• Light Sources – Placing one or more light sources in the scene and making objects facing the light brighter while objects facing away are darker. This simulates how real lighting works.
  • Color Shading – Shading with progressively darker colors to create depth and form. Lighter colors pop out while darker ones recede.
  • Detail Shading – Adding details like lines or textures to suggest surfaces and materials. For example, cross-hatching on metal.

When shading, it’s important to use a limited color palette and keep the colors coherent. Gradual color transitions help surfaces look natural. Strategic lighting and shading can create striking pixel art scenes with a strong sense of depth and dimension.


Creating smooth and appealing pixel art animation requires careful planning and technique. The main components are sprite sheets and animation frames. Sprite sheets allow the animator to break down a character or object into individual components that can be animated independently. These sprites are then arranged into sequential frames which create the illusion of movement when cycled rapidly.

Some key techniques for smooth pixel art animation include:

– Planning transitions between frames carefully to avoid choppy or jarring movements. Using “in-between” frames can help smooth transitions.

– Adjusting the number of frames depending on the speed of the animation. Quick motions may need more frames to avoid flickering.

– Panning background images at a slower rate than foreground sprites to create a parallax effect.

– Adding smears and motion blur to imply speed and fluidity.

– Exaggerating movements with squash and stretch techniques to give more life to the animation.

– Animating secondary elements like hair or clothes to add realism.

Mastering these kinds of techniques takes time and practice, but results in crisper and more polished pixel art animations. Resources like sprite sheet templates and AI animation tools can also help speed up the animation process.

Case Studies

Some of the most iconic pixel art uses dithering to create stunning visuals. Let’s look at a few famous examples:

The pixel art in the early Pokémon games for Game Boy is legendary. The artists used dithering with a limited 4-color palette to portray Pokémon, environments, and characters. For example, Charizard’s sprite animation uses dithering to add texture and shading to the flames and scales.

Many retro platformers also showcase great dithering pixel art. The backgrounds in Super Mario Bros 3 use color gradients and ordered dithering to create the illusion of detail and lighting. Dithering shapes Mario’s overalls and the blocks. The dithered clouds and bushes add vibrancy.

Another iconic example is Stardew Valley, which uses strategic dithering to breathe life into the pixel art world. Dithering brings texture to trees, flowing water, and more. The character portraits use dithering for shading and expression. As a modern game, Stardew Valley shows how dithering elevates pixel art.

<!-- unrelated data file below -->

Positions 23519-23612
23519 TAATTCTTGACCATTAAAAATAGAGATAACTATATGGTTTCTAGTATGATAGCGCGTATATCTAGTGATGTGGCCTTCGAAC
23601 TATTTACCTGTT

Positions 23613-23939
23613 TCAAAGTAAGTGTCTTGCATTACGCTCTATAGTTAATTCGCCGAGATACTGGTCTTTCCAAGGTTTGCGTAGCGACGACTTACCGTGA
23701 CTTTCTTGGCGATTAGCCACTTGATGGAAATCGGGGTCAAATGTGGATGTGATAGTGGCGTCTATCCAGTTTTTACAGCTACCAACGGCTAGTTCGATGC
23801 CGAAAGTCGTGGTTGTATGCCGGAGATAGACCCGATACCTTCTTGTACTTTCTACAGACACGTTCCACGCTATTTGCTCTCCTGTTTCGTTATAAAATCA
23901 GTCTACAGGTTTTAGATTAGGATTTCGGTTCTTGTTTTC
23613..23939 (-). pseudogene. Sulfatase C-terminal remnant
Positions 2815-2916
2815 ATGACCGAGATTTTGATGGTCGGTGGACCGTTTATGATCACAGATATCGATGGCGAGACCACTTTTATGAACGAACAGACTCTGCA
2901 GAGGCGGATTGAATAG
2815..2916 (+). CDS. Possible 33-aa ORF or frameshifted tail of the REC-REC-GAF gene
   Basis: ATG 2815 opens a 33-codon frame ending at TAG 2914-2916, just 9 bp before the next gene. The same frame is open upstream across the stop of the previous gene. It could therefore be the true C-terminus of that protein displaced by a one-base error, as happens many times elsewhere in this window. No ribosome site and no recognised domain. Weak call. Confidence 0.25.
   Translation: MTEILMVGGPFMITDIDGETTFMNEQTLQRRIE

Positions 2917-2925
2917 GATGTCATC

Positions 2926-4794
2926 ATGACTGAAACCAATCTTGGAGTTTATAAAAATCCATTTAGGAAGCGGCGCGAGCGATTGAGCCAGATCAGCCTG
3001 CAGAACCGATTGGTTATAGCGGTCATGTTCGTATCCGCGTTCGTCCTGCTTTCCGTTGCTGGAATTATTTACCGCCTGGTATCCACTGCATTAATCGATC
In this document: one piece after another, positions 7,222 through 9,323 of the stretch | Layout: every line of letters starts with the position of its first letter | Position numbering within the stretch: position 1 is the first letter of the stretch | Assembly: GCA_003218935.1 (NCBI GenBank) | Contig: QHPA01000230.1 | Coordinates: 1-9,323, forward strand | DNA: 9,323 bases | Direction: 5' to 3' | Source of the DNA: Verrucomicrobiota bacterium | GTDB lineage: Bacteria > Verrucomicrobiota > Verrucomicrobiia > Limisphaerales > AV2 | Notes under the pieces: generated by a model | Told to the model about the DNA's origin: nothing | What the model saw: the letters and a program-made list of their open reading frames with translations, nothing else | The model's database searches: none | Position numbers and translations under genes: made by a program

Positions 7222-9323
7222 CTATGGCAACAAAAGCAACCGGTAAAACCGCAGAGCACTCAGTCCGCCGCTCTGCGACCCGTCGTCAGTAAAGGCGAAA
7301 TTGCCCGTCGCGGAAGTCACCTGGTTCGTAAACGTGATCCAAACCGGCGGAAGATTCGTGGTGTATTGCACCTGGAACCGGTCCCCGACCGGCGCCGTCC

These examples demonstrate how skilled dithering can make pixel art shine. The technique adds vibrancy, depth, and visual interest. When used intentionally by talented artists, dithering creates stunning pixel art that stands the test of time.

Creating a Pixel Art Scene

A good way to get started creating your own pixel art scene as a beginner is to follow a step-by-step tutorial. Here is one recommendation for an easy tutorial to follow: Pixel art beginner tutorial.

This YouTube playlist provides a comprehensive, beginner-friendly introduction to creating a simple pixel art scene from start to finish. It covers the basics like the tools you’ll need, how to choose colors, shading techniques, and animating your scene. The instructor takes it step-by-step, so you can easily follow along.

Some key steps covered include:

  • Setting up your canvas and grid in a pixel art program like Aseprite.
  • Deciding on a simple background, like a sky and ground.
  • Choosing a main subject, like a tree, and outlining the basic shape.
  • Picking colors and adding flat colors inside the outlines.
  • using limited colors and deliberately low resolutions to portray textures and lighting effects

  • Shading the subject using dithering to show light and shadows.
  • Animating elements like leaves blowing in the wind.

Following this beginner pixel art tutorial is a great way to get comfortable with the workflow and tools. You’ll gain the skills you need to start creating your own original pixel scenes.


In summary, dithering is an essential technique in pixel art that allows artists to create the illusion of additional colors and shading using a limited palette. By carefully distributing pixels of different colors, a dithering pattern emerges that tricks the eye into seeing gradients, shadows, and a wider range of tones.

Some key tips to master dithering include: use an appropriate dithering pattern for the effect you want, adjust your palette to have sufficient light/dark values, work with the limitations of low resolution, pay attention to contrast levels, and experiment with different dithering styles like random, diffusion, or ordered.

With patience and practice, dithering allows pixel artists to add depth, texture, and visual interest to their work. A strong grasp of dithering principles gives pixel art its trademark retro aesthetic. Though it originated due to hardware limitations, dithering remains an integral, creative technique in modern pixel art.

By learning dithering patterns and tools, studying pixel art masters, and applying these techniques to your own artwork, you can elevate your pixel art skills. Dithering opens up new creative possibilities, so keep experimenting and developing your own dithering style.